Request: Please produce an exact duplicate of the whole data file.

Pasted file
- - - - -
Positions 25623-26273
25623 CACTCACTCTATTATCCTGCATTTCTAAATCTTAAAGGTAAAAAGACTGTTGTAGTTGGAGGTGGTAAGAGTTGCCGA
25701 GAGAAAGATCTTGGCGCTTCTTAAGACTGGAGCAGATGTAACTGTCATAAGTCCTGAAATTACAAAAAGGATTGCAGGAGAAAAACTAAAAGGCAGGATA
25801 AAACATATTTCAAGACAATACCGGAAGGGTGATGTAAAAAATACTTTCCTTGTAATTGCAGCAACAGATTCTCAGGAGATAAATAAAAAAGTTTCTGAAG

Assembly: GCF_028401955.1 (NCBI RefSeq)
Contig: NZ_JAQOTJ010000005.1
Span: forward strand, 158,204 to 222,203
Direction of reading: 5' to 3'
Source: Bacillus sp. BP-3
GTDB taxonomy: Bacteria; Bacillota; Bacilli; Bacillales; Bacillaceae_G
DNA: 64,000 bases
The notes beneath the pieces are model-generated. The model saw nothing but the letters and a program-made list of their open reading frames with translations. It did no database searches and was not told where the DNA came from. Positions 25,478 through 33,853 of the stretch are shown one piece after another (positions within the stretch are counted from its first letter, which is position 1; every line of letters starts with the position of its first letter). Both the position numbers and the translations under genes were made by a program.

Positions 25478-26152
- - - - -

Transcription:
Positions 25623-26273
25623 CACTCACTCTATTATCCTGCATTTCTAAATCTTAAAGGTAAAAAGACTGTTGTAGTTGGAGGTGGTAAGAGTTGCCGA
25701 GAGAAAGATCTTGGCGCTTCTTAAGACTGGAGCAGATGTAACTGTCATAAGTCCTGAAATTACAAAAAGGATTGCAGGAGAAAAACTAAAAGGCAGGATA
25801 AAACATATTTCAAGACAATACCGGAAGGGTGATGTAAAAAATACTTTCCTTGTAATTGCAGCAACAGATTCTCAGGAGATAAATAAAAAAGTTTCTGAAG

Assembly: GCF_028401955.1 (NCBI RefSeq)
Contig: NZ_JAQOTJ010000005.1
Span: forward strand, 158,204 to 222,203
Direction of reading: 5' to 3'
Source: Bacillus sp. BP-3
GTDB taxonomy: Bacteria; Bacillota; Bacilli; Bacillales; Bacillaceae_G
DNA: 64,000 bases
The notes beneath the pieces are model-generated. The model saw nothing but the letters and a program-made list of their open reading frames with translations. It did no database searches and was not told where the DNA came from. Positions 25,478 through 33,853 of the stretch are shown one piece after another (positions within the stretch are counted from its first letter, which is position 1; every line of letters starts with the position of its first letter). Both the position numbers and the translations under genes were made by a program.

Positions 25478-26152